Often when people say post conviction they’re talking about postconviction motions to vacate or set aside a judgment under Florida Rule of Criminal Procedure 3.850 (sometimes called “thirty eight fifty,” “three eight five oh,” or “Rule 3” motions).
But “post conviction” literally means anything that happens after conviction, and that is a much broader subject than just postconviction motions under Rule 3.850.
What you can do next depends a lot on what has happened in the case and when.
Did the jury return a verdict less than ten days ago?
If so, written motions for judgment of acquittal or for a new trial or arrest of judgment may be available.
Was a guilty or no contest plea entered?
Defendants may be able to withdraw a guilty or no contest plea depending on when they pled, the reason for withdrawing the plea, and whether they have been sentenced.
Was the sentencing less than 30 days ago?
Defendants in Florida have a statutory right to direct appeal their judgment and sentence. The direct appeal is started by filing a Notice of Appeal within 30 days of rendition of the judgment and sentence. Florida Rule of Appellate Procedure 9.900(a) is the official form Notice of Appeal, but if the defendant is represented by an attorney at trial, Rules of Criminal Procedure 3.111(e) and Appellate Procedure 9.140(d) require the attorney to file the Notice of Appeal for the defendant if the defendant wants to appeal. Indigent defendants have a right to appointed appellate counsel on direct appeal.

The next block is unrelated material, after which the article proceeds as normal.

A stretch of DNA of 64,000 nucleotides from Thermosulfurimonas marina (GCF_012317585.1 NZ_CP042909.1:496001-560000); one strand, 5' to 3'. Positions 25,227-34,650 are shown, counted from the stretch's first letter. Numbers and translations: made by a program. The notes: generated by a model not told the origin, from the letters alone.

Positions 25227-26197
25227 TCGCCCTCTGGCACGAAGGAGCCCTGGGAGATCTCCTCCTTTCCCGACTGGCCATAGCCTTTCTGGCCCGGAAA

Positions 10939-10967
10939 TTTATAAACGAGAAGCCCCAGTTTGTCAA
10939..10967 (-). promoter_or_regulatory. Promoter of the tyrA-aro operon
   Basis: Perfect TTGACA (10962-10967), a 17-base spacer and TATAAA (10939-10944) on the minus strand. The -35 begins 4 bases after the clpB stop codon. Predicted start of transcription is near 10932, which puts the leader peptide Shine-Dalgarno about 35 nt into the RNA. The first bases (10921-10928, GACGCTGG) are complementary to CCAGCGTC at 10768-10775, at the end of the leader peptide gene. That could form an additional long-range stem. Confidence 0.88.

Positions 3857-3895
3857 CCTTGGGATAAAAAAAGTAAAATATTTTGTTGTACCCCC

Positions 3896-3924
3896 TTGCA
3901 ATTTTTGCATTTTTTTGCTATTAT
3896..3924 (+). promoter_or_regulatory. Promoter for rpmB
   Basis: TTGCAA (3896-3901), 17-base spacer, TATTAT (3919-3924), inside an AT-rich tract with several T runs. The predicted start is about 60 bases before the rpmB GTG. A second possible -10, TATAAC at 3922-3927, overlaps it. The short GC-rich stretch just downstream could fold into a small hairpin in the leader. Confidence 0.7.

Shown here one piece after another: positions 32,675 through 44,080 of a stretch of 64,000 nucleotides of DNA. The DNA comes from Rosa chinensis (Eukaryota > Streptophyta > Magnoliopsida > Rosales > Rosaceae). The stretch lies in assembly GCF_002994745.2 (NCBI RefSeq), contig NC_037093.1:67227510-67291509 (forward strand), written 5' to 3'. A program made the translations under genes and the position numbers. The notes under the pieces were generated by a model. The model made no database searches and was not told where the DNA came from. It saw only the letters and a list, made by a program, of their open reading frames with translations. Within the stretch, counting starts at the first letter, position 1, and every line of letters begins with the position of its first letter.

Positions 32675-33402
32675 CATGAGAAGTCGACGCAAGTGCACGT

Is the sentence illegal?
Defendants may be able to move to correct an illegal sentence under Florida Rule of Criminal Procedure 3.800.
Did the direct appeal just end? Or was there no appeal and it has been less than two years since the judgment and sentence became final?
Then it probably is time to file a Rule 3.850 motion. The Rule covers more than just ineffective assistance of trial counsel issues – for example, newly discovered evidence – but usually people mean ineffective assistance of counsel when they talk about Rule 3.850 motions.
There is no right to counsel in Florida for postconviction relief under Rule 3.850, so most defendants file their Rule 3.850 motion pro se meaning “on their own.”
- Here is a good introductory article on ineffective assistance of counsel motions.
- The Florida Rules of Criminal Procedure contain the Rule itself and include an approved form for defendants to file their own Rule 3.850 motion. Fill in the blanks and follow the directions.
- The Florida Bar’s Appellate Practice Section provides a free Pro Se Appellate Handbook (in English, Spanish, and Creole) that provides a tremendous amount of good information on self representation on appeal and in Rule 3.850 motions.
Florida law also recognizes a defendant’s right to effective representation on appeal, so a petition for ineffective assistance of appellate counsel may also be available.